When applying the lawn fertilization, walk at a consistent and steady pace and avoid overlapping so you do not over or under spread.
When to Fertilize Warm-Season Grasses
There are specific times during the year when it is best to fertilize the lawn. Spring fertilizer on warm season grasses can be applied when your daytime temperatures remain at 21 Celsius and your soil temperature is at the consistent 15 Celsius. Depending on your region’s weather, warm season fertilizer can be done as early as March till September.
When to Fertilize Cool-Season Grasses
Cool-season grasses like bluegrasses, fescues and ryegrasses are better suited for late summer to early fall lawn fertilization. If you have cool-season grasses, fertilizing your turf is best done when your soil temperature is consistently under 13 Celsius. The most common months to apply cool season grass fertilizer are March, April, October and November.
Compost as Fertilizer
Compost feeds the soil with potassium, nitrogen, phosphorous and other micronutrients that commonly found in grass fertilizer. Although it is not fertilizer, the nutrients in compost make their way to the plant through the roots and help provide valuable nutrients to the foliage.
Why Fertilize After Soil Aeration
Aerating your lawn before applying fertilizer breaks up the soil so the nutrients in the lawn fertilization will soak easier into the ground and to the roots of your grass. If you are planning to aerate your grass, it should be done before the fertilizing solution is applied.
Grass cycling is the process of leaving your grass clippings on your lawn while mowing your grass instead of bagging and disposing them. The clippings are a natural lawn fertilizer because they are full of the nutrients and nitrogen your greenspaces need. By grass cycling, not only are you feeing your grass, but it is the most cost effective way to fertilize your grass.
Failure to Test the Soil
Before fertilizing your grass, test five to six areas of your greenspace so you can discover what nutrients are missing in your yard. Failure to test the soil first can result in purchasing the wrong type of lawn fertilization. If the wrong fertilizing solution is used, you could add too much of one type of nutrient and not enough of another.
How to Fertilize New Sod
Congratulations on your new lawn! The next step of your journey is to learn how to fertilize new sod and keep a new sod maintenance. Whether you used our professional sodding services or you installed it yourself, you need to maintain your lawn properly in order to keep it green and fresh. Read on to learn the latest tips and tricks on how to fertilize new sod, and therefore how to keep your grass healthy and lush.
How long should I wait?
When you first lay down the lawn you may be tempted to fertilize it right away, but that would be a mistake. New sod needs time to establish a strong root structure to absorb nutrients. Experts recommend that you wait 6-8 weeks for this to happen, and if this process began in the winter then you should even wait until spring. If you fertilize now then the nutrients will likely just leech into the soil.
There is also a secondary reason to wait. Sod farms typically fertilize just before harvest, meaning your new lawn should not be lacking for nutrients when it is first rolled out. It is best to take things slow when you are learning how to fertilize new sod.
How To Choose a Sod Fertilizer
General recommendations for choosing a sod fertilizer are as follows:
- Go with a slow-release fertilizer to avoid overfeeding.
- The label of the fertilizer should have 3 numbers (like 5-14-42). The first number represents nitrogen, the second one represents phosphorous. Avoid high-nitrogen fertilizers for the first application, try to find a high-phosphorous kind instead.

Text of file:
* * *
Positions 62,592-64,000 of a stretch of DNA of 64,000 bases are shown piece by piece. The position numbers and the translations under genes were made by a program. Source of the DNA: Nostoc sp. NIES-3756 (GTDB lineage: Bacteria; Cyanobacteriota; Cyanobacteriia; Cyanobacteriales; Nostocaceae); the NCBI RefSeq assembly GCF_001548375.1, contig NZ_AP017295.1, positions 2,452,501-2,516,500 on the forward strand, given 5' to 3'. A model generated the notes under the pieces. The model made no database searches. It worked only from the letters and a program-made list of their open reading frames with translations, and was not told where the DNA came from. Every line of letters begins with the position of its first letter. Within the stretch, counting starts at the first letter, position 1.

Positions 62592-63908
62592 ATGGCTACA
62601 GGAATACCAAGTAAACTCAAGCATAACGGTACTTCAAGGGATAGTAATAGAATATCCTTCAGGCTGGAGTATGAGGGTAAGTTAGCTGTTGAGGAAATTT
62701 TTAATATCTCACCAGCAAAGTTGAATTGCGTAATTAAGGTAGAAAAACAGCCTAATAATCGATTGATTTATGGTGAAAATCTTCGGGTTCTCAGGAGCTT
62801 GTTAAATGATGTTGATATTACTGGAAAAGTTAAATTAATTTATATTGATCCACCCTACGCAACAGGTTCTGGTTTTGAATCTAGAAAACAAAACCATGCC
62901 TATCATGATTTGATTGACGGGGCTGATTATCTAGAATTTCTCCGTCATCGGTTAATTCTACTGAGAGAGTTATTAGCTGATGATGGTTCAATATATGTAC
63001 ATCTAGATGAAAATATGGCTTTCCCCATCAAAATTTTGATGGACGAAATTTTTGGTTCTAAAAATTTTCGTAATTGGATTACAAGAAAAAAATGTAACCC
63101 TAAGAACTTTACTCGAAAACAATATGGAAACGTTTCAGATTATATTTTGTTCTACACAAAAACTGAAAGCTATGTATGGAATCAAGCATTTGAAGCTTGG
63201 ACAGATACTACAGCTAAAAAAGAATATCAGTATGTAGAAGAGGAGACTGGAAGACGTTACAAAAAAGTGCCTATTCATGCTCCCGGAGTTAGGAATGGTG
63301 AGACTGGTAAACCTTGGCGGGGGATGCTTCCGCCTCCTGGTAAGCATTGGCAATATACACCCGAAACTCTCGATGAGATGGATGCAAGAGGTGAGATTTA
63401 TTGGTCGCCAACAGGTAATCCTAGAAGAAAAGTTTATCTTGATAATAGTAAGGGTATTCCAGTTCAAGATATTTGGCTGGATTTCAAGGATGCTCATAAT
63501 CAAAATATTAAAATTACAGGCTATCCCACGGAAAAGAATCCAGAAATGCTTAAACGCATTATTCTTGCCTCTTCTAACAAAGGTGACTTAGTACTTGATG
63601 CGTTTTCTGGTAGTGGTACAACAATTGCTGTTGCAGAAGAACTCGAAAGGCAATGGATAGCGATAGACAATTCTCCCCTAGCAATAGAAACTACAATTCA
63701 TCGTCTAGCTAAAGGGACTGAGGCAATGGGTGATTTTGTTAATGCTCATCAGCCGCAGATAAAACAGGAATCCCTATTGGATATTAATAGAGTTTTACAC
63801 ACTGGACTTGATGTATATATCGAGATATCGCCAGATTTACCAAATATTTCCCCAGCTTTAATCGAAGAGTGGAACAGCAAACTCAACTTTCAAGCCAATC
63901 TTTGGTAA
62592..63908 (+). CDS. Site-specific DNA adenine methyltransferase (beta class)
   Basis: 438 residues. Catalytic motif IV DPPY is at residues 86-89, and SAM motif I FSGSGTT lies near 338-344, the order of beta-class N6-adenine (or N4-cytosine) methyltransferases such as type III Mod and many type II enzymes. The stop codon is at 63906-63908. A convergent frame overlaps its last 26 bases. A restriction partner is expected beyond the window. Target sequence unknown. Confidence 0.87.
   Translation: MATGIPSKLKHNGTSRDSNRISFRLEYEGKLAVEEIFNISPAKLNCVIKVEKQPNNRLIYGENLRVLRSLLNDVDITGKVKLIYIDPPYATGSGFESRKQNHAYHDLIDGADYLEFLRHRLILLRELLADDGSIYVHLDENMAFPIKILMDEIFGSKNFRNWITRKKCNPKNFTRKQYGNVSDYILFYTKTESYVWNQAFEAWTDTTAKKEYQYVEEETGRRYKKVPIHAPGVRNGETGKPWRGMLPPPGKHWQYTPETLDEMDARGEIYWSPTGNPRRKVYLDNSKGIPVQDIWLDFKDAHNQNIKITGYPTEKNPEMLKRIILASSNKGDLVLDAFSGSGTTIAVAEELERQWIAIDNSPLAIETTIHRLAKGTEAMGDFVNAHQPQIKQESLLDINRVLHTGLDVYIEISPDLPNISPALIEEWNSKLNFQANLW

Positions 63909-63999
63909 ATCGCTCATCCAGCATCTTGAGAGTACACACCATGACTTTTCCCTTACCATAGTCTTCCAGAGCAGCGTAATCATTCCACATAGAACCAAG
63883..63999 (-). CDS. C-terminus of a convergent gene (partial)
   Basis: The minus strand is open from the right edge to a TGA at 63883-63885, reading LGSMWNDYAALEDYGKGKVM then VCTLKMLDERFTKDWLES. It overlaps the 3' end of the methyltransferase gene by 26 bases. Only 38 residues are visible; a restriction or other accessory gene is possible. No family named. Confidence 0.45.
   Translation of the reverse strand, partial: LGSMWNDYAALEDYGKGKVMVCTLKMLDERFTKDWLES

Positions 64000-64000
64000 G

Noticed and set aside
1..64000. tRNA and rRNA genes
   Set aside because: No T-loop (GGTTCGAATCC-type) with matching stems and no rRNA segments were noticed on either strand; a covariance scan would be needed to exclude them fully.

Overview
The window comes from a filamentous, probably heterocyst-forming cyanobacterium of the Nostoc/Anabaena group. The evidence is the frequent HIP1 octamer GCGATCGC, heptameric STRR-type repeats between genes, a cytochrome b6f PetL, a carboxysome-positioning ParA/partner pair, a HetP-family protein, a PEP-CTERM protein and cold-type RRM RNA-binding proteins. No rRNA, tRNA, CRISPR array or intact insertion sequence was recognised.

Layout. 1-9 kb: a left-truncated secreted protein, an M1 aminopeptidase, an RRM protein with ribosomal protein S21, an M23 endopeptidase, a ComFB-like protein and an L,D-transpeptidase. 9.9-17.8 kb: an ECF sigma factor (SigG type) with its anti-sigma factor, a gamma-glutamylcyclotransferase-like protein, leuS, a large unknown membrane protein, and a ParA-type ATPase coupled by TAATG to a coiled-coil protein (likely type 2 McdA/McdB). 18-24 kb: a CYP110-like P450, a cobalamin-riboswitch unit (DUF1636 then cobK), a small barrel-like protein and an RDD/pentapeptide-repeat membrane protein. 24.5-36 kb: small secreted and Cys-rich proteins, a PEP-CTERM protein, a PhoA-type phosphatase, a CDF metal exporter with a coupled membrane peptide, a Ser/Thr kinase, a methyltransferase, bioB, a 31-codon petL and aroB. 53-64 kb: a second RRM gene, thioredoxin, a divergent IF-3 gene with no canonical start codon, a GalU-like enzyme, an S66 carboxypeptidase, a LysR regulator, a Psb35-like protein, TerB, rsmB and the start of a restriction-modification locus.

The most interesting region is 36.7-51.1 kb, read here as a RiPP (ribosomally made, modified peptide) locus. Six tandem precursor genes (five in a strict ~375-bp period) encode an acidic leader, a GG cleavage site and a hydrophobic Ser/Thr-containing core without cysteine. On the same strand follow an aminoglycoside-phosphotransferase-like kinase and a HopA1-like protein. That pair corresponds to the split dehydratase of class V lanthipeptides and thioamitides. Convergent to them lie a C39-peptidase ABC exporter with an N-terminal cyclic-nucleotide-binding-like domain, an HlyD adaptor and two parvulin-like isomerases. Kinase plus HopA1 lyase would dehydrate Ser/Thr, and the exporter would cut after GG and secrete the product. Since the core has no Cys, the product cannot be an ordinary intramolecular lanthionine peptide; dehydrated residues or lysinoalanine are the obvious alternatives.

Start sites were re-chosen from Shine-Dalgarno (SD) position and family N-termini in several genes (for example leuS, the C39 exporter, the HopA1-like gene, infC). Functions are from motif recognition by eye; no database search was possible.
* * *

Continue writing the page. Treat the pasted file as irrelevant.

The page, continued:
- You want approximately 1lb of nitrogen for every 1,000sqft of turf.
- Make sure you water your lawn after application to help the fertilizer break down.
- Your second applications of fertilizer should be another 6-8 weeks later, and it should be a high-nitrogen kind, aim for 2lb of nitrogen for every 1000sqft of turf.
Relying on Professionals
Now you have learned how to fertilize new sod! Remember, however, that every season, lawn, and type of sod is different and that may require adjustments to the above steps. You can contact the professionals at JHC Landscaping to ask any questions you have, or to hire experts to do your work for you.
For best results, lawn fertilizing should be done after you have mowed the grass so your turf has time to absorb the nutrients in the grass fertilization.
The simple is answer is yes, if you are not careful, you can over fertilize your lawn. Over fertilizing happens when you apply too much product on your grass or fertilizing too many times throughout the year. You should only fertilize your grass two to four times per year or every six to eight weeks. Anything more than that is too much. When applying the lawn fertilizer, use a spreader and only apply what is required.
If you do apply too much fertilizer, your grass will give you subtle and not-so-subtle hints. One of the first signs you may see is the crusty coating of the lawn fertilizer on top of your grass. Your grass will grow very slowly or not at all and the blades will look yellow or brown and be limp. The roots of your grass can turn black and your lawn can look like it has been scorched or burned as the affected grass dies off.
If you apply too much grass fertilizer, try to remove as much of the excess as possible. Water your lawn frequently to dilute and wash away the excess nutrients. Assess the damage to your grass. If it will regrow, continue to maintain your lawn until all the damaged turf is naturally expelled from your greenspace. If the grass patch cannot regenerate, remove the damaged grass and reseed.
Lawn fertilizer provides your grass with the essential nutrients it needs to grow healthy and strong. Grass fertilizers are primarily a mixture nitrogen, phosphorous and potassium. When the right nutrients are applied to your greenspace, the turf growths thicker so weeds are less likely to invade your yard.
After fertilizing your grass, kids and pets should stay off your greenspace for at least 24 to 72 hours so the solution has time to absorb into the soil. Watering your turf will also help the lawn fertilization soak into the ground faster.
When stored properly, liquid grass fertilizer will last up to ten years while dry or pellet form lawn fertilization has no expiry date. To keep your fertilizing product from caking or clumping, spilling, leaking, causing fires, or exploding the product should be kept in a secure, sealed container in a dry, well ventilated space and away from other chemicals or combustible materials.
At JHC Landscaping Services Inc., we are experts in lawn fertilization. Contact our office today for all your grass fertilizing needs.